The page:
[nc addObserver:self selectorselector(keyboarDidHide) name:UIKeyboardDidHideNotification object:nil];

- (void)keyboardDidHideNSNotification*)notif
    //we have moved the tableview by number of pixels reflected in (self.superview.frame.origin.y). We need to move it back
    [self moveViewUpOrDownByPixels:self.superview.frame.origin.y];

Do not forget to remove both of the observesr when your cell disappear by [[NSNotificationCenter defaultCenter] removeObserver:...

That is all it takes. I hope Apple iPhone team one day will resolve this issue, maybe in 4.0 in a few months.


I discovered that it's actually pretty easy to do this.

The UITextField delegate method textFieldDidBeginEditing will give you the text field, which you can then map to an indexPath using:

self.currentIndexPath = [self.tableView indexPathForRowAtPoint:textField.frame.origin];

Then you can scroll the cell into view (i.e. in your UIKeyboardDidShowNotification keyboard notification handler):

[self.tableView scrollToRowAtIndexPath:self.currentIndexPath atScrollPosition:UITableViewScrollPositionNone animated:YES];
  • In this example the frame of the textField would show the origin in the coordinates of the cell's content view. In order for this to work, at least for dynamic tables, the point needed would be 'textField.superview.superview.frame.origin', Which translates to: textField->CellContentView->Cell's origin within table's coordinates.
    – Gobot
    Mar 26 '12 at 3:14
  • (cont.)...Which is kind of hacky.
    – Gobot
    Mar 26 '12 at 3:23

I've found a solution.

  1. Open .xib file in interface builder.
  2. Select the table view
  3. From IB Menu select Tools->Size Inspector On Scroll View Size Section, modify Inset -> Bottom value to 100, 150 ,250 depending how big is your table view.


-(void) textFieldDidBeginEditing:(UITextField *)textField 
    UITableViewCell *cell = (UITableViewCell *) [[textField superview] superview];
    [self.tableView scrollToRowAtIndexPath:[tableView indexPathForCell:cell]
    atScrollPosition:UITableViewScrollPositionBottom animated:YES];

didSelectRowAtIndexPath won't be called for UITextField embedded cells; hence, scroll logic needs to be elsewhere.

- (void)textFieldDidBeginEditing:(UITextField *)textField {
    NSIndexPath *indexPath = [NSIndexPath indexPathForRow:0 inSection:1];
    UITableViewCell *cell = [_tableView cellForRowAtIndexPath:indexPath];
    [_tableView setContentOffset:CGPointMake(0, cell.frame.size.height) animated:YES];

Make sure to wire textField delegate to self


Register for UIKeyboardWillShowNotification and UIKeyboardWillHideNotification, then adjust your view as necessary in the notification handlers. One of the example apps shows how to do this, but I forget which...SQLiteBooks, or maybe EditableDetailView.


I was struggling with this same issue, where I have UITextFields inside of UITableViewCells and couldn't get view to scroll to the field when it was being edited. The core of my solution is below.

The key to this code is the line where the UITextField is created. Instead of hard coding a x and y value in the CGRectMake() function, it uses the x and y from the cell in which its being placed (+/- any offset you want from the edges of the cell as shown below). Hard coding x and y values in the UITextField* gives every cell the same x,y frame position for every UITextField* (it apparently is overridden by the cells frame when its displayed) so when you invoke the 'scrollRectToVisible' code it doesn't seem to have the correct coordinates to which it should scroll.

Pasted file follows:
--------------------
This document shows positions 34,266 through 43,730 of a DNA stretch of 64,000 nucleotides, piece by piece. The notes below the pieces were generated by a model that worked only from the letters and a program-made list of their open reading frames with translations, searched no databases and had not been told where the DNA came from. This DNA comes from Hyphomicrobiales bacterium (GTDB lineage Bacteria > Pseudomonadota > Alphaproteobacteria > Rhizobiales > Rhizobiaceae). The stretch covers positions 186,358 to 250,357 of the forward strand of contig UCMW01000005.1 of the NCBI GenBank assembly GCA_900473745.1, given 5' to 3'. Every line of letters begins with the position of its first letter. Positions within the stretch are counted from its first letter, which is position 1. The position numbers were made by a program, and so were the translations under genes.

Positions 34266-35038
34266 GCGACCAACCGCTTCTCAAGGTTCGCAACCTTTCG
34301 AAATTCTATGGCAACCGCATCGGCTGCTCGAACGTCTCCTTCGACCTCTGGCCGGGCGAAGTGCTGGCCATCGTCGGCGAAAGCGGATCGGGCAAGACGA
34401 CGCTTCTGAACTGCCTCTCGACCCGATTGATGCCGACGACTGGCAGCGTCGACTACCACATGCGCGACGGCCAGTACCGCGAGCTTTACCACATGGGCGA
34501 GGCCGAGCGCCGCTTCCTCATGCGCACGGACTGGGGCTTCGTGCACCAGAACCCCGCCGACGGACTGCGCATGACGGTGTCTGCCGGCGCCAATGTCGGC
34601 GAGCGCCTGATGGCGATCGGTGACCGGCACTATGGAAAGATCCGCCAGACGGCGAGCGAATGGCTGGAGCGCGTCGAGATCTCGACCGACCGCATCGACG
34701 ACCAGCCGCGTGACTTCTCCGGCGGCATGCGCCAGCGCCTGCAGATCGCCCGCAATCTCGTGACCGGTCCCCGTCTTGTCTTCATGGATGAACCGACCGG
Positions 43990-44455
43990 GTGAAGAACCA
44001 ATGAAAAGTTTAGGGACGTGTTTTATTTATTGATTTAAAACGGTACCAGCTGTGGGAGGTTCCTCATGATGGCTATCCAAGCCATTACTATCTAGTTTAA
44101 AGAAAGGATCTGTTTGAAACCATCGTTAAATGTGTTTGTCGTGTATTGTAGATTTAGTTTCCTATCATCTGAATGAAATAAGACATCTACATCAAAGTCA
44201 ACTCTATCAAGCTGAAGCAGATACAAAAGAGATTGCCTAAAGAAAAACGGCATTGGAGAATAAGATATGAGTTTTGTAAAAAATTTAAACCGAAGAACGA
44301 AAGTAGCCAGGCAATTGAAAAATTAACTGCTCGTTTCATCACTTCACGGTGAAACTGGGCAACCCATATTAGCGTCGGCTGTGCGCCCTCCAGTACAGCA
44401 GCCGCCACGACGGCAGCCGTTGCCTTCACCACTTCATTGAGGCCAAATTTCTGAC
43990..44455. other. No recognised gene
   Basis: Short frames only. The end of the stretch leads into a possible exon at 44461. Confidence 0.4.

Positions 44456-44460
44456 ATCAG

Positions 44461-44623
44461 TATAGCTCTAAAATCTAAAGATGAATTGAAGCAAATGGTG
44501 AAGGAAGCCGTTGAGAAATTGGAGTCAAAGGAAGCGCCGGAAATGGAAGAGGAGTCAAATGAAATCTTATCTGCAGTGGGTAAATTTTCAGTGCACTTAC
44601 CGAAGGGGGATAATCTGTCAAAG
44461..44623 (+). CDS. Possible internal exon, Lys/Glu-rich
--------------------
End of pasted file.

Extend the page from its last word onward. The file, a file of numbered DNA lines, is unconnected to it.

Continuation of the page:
1) create cell, and add UITextField* to the cell using cell's frame x and y values (I'm including offsets here which are optional

- (UITableViewCell *)tableView:(UITableView *)tableView cellForRowAtIndexPath:(NSIndexPath *)indexPath {

    UITableViewCell* cell;
    cell = [tableView dequeueReusableCellWithIdentifier:@"UITableViewCell"];
    cell = [[[UITableViewCell alloc] initWithFrame:CGRectZero reuseIdentifier:@"UITableViewCell"] autorelease]; 

    //this is the critical part: make sure your UITextField* frame is based on the frame of the cell in which it's being placed.
    UITextField* txtField = [[UITextField alloc] initWithFrame:CGRectMake(cell.frame.origin.x+20, cell.frame.origin.y+9, 280, 31)];
    txtField.delegate = self;

    [cell addSubview:txtField];
    return cell;

2) adjust scroll view in textFieldDidBeginEditing

-(void) textFieldDidBeginEditing:(UITextField *)textField {

    CGRect textFieldRect = [textField frame];
    [self.tableView scrollRectToVisible:textFieldRect animated:YES];
  • Unless I'm missing something, this just scrolls to the top of the table whenever you select a cell. Also, previous entries dissappear if you scroll away from them.
    – cannyboy
    May 11 '10 at 17:42

The problem is aggravated by the fact that there is no simple way to find out whether user tapped on text field or it was activated via becomeFirstResponder.

The most elegant solution I could come up with was to implement a hitTest:withEvent: on cell subclass and basically pretend that text field does not exist until cell is selected.

- (UIView *)hitTest:(CGPoint)point withEvent:(UIEvent *)event {
    UIView *view = [super hitTest:point withEvent:event];

    if(view == self.textField && !self.selected) {
        return self;

    return view;

tableView:didSelectRowAtIndexPath: then should manually make text field a first responder.

- (void)tableView:(UITableView *)tableView didSelectRowAtIndexPath:(NSIndexPath *)indexPath {
    TextFieldCell* cell = [self.tableView cellForRowAtIndexPath:indexPath];

    [cell.textField becomeFirstResponder]

    [self.tableView scrollToRowAtIndexPath:indexPath atScrollPosition:UITableViewScrollPositionTop animated:YES];

Finally, we have to deselect the row when we finish editing. This can be done via UITextField delegate or via keyboard notification, whatever you prefer.

- (void)textFieldDidEndEditing:(UITextField *)textField {
   [self.view endEditing:YES];

we have one controller called TPKeyboardAvoiding, it handled everything about dynamic auto scrolling for tableview and scrollview. you can download sample code from below code. https://github.com/NarayanaRao35/TPKeyboardAvoiding